This November Kárahnjúkavirkjun, Iceland’s biggest hydroelectric plant, will celebrate its five-year operating anniversary.
The decision to build the plant was among the most fiercely debated political issues of modern day Iceland, the impact on the environment being the sorest point. The plant’s 57-square-kilometer main reservoir, about two thirds the size of Manhattan Island, spreads out in the uninhabitable highlands northeast of Vatnajökull glacier.
Besides the obvious environmental arguments against the plant, its critics warned of the possible economic consequences it could have, by driving nature-loving tourists from visiting the country. But the warnings fell on deaf ears. The plant was built in Iceland’s largest single construction project and has since been providing electricity to a huge aluminum smelter in Reyðarfjörður fjord in the East Fjords.
At the same time the flow of visitors to Iceland has continued to rise steadily like nothing happened. Actually, the highland roads built in the construction process brought access to an area of Iceland that used to be almost impossible to reach. A grievance in the eyes of some. And the 198-meter high dam, the largest of its type in Europe, has become a tourist destination in its own right.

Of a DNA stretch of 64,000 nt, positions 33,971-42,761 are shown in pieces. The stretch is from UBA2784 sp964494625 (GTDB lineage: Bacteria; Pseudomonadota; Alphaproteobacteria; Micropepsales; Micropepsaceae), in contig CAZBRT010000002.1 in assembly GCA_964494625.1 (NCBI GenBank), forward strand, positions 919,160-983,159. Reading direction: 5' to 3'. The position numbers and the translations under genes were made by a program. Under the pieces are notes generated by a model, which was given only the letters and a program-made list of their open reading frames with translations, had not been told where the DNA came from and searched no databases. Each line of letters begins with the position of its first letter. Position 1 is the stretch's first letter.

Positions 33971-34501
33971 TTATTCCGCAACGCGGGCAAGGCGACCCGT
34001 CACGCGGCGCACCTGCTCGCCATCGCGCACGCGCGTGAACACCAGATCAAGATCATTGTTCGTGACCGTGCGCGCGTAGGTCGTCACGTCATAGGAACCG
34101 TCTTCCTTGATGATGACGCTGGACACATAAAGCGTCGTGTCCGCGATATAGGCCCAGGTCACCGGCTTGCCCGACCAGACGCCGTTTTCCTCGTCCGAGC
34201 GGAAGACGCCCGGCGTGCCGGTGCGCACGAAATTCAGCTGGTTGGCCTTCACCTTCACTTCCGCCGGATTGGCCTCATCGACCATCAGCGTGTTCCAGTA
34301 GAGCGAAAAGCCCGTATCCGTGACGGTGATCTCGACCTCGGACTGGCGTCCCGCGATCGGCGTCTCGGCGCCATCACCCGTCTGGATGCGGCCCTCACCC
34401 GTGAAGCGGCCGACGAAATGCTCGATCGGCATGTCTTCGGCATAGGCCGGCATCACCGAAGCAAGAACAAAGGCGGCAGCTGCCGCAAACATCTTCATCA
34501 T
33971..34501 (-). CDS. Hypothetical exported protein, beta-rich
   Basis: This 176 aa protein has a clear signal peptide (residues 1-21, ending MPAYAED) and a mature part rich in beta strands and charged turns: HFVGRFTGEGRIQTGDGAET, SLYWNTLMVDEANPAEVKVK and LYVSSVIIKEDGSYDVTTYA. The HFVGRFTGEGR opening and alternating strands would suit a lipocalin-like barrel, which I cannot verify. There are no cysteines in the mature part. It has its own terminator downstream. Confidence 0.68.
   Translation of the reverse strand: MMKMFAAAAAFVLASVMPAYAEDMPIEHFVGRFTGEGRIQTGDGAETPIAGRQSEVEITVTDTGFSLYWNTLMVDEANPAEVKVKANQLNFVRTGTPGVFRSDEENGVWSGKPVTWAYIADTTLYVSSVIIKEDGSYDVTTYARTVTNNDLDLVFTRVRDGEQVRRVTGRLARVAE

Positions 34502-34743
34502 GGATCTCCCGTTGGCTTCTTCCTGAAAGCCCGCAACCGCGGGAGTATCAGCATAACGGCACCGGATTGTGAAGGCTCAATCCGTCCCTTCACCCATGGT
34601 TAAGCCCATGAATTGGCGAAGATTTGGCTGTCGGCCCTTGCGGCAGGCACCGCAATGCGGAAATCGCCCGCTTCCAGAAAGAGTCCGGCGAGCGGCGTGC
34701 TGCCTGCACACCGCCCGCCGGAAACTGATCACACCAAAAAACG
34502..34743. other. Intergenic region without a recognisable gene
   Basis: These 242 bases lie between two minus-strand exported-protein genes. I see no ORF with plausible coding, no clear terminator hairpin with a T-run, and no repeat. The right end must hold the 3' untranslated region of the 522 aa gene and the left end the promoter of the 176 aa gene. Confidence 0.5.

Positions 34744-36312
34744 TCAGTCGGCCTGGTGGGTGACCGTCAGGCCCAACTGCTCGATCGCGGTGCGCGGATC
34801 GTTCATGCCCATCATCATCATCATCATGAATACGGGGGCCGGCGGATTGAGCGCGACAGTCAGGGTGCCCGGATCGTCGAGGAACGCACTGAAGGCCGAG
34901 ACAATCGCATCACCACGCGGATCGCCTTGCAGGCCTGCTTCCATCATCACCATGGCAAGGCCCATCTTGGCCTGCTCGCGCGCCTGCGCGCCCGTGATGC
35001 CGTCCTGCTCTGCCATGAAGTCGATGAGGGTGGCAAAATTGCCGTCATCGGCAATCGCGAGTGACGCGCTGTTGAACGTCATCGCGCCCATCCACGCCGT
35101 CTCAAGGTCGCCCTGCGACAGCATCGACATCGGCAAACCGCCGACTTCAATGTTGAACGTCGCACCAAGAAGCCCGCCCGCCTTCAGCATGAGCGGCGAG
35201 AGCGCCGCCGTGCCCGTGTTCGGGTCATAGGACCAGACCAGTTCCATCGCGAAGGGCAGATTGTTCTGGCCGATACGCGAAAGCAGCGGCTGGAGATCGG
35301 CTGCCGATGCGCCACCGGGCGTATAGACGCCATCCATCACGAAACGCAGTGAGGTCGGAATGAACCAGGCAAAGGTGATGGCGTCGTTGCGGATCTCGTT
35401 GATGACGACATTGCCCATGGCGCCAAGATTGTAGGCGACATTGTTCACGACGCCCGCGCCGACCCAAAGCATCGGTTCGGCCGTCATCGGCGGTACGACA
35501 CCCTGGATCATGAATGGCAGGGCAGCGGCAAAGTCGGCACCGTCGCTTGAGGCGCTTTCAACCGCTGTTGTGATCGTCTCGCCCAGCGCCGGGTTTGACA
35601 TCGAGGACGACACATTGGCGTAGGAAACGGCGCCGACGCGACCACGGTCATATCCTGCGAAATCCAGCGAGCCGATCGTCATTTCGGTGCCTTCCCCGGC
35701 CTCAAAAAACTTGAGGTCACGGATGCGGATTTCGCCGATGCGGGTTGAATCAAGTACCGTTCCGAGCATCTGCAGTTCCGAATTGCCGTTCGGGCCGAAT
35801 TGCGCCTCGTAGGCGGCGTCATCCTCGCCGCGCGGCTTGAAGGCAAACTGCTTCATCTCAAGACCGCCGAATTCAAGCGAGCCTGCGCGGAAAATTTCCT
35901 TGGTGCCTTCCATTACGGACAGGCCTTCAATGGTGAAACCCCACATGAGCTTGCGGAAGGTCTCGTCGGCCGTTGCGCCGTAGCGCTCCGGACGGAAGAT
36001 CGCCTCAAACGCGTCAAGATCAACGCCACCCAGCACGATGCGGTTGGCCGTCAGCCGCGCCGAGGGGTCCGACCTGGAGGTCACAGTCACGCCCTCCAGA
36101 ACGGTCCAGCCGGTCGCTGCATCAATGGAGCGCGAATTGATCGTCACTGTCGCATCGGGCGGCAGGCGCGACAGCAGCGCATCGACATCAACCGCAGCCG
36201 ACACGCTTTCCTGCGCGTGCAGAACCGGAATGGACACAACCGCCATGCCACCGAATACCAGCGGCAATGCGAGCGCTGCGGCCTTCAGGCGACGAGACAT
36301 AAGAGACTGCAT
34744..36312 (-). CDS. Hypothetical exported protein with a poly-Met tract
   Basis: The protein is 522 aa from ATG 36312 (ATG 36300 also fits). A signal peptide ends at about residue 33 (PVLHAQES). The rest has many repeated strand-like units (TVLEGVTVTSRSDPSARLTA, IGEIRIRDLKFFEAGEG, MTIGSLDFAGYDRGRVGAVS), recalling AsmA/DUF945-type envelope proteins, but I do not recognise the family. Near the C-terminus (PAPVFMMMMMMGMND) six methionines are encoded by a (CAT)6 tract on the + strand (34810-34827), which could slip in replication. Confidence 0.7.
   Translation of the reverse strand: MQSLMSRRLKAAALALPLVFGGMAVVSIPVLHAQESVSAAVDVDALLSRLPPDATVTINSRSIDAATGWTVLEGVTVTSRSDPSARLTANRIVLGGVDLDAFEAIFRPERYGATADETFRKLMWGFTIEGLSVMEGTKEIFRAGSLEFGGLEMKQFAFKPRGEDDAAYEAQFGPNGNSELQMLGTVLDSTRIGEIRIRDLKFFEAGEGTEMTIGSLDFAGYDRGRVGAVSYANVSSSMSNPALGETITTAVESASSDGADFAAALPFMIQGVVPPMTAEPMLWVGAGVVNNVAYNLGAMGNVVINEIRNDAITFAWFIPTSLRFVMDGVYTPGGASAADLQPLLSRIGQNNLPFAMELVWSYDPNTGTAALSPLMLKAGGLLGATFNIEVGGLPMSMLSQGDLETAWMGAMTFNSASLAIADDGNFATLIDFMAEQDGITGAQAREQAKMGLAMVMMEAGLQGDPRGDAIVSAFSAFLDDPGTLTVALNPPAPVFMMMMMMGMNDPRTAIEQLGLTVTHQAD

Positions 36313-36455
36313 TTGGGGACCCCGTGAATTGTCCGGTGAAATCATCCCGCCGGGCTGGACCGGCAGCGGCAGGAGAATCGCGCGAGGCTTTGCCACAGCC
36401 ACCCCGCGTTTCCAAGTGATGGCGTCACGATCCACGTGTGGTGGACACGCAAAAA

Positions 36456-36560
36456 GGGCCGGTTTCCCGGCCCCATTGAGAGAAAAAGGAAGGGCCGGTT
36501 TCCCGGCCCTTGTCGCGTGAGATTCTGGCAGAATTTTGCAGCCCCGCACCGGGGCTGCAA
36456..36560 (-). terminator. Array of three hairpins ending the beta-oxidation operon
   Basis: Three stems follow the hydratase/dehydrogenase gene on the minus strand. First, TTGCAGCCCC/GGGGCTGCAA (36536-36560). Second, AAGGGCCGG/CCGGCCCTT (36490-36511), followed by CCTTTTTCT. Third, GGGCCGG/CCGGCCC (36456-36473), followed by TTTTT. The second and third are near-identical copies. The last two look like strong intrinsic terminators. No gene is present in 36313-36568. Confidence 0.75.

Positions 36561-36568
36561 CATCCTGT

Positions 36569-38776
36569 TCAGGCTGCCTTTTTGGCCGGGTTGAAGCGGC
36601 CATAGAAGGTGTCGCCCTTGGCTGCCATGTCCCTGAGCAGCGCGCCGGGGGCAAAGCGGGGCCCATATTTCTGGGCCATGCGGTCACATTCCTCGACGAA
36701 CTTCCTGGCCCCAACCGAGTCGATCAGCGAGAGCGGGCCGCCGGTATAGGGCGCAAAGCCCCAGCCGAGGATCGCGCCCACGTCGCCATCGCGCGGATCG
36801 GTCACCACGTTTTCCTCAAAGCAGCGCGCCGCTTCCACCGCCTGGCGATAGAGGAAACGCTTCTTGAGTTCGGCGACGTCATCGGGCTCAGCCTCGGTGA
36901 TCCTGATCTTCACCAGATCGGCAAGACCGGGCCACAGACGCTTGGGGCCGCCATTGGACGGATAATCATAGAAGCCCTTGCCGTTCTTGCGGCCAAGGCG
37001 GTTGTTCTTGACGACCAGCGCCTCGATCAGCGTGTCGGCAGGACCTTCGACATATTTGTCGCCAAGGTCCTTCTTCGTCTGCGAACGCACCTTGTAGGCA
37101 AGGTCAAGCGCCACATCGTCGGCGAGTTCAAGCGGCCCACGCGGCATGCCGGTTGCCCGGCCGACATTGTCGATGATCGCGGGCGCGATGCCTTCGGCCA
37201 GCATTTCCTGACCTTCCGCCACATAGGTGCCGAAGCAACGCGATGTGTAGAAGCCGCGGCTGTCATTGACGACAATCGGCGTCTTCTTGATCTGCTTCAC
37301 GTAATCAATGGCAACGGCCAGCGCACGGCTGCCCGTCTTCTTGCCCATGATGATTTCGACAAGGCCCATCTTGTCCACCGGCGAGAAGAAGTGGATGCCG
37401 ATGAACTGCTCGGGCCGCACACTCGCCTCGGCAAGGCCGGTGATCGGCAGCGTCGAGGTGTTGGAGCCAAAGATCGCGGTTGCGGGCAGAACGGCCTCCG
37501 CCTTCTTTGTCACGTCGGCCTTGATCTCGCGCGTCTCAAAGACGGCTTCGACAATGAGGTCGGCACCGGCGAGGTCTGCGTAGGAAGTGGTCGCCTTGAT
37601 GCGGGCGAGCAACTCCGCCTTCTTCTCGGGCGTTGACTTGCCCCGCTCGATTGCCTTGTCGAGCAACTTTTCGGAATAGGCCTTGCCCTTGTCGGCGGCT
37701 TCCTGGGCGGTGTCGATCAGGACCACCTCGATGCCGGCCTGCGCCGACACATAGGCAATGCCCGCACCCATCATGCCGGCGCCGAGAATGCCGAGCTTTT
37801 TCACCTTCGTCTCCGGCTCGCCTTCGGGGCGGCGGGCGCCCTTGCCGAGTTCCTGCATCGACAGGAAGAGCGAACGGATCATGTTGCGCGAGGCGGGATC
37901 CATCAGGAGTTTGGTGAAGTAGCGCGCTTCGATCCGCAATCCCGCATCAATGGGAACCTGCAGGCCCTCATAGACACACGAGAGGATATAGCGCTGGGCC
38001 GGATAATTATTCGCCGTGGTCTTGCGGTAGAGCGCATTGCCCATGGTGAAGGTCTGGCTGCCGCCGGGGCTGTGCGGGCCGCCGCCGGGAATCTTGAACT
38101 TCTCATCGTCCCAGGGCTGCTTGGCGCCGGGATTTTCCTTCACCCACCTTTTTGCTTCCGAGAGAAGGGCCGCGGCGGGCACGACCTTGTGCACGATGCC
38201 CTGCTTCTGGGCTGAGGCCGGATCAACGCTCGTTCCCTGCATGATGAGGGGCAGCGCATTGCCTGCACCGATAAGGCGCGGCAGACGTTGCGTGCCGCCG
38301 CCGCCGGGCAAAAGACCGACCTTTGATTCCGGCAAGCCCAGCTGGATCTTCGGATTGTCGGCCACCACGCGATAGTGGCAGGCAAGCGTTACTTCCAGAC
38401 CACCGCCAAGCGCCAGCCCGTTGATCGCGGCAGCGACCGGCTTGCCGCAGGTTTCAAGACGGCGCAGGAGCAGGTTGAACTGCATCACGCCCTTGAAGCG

One of the country’s most emotionally-charged ongoing disputes is the exploitation of the remaining renewable hydro and geothermal energy resources. Only around 20 to 25 percent of these energy resources have been harnessed. Some of these resources lie in areas which the nation has reached full consensus on leaving untouched. On other areas opinions vary wildly.
In 1999 the Government of Iceland initiated the development of a Master Plan for Hydro and Geothermal Energy Resources in Iceland. The mission statement behind this work was to have a process “formulated on a scientific and impartial basis – not dominated by narrow and biased interests – and open to democratic public involvement and scrutiny.”
The Master Plan was finally finished last year. This winter the parliament will decide the final outcome. It remains to be seen if the study’s conclusions will be respected. Until then, further development of energy production in Iceland is uncertain.
However, there is nothing ambiguous about Kárahnjúkavirkjun’s legacy. It not only left a permanent mark on Iceland’s landscape but also on the mentality of the nation. A project of its scale will never be rushed through in a similar way again.
Jón Kaldal - firstname.lastname@example.org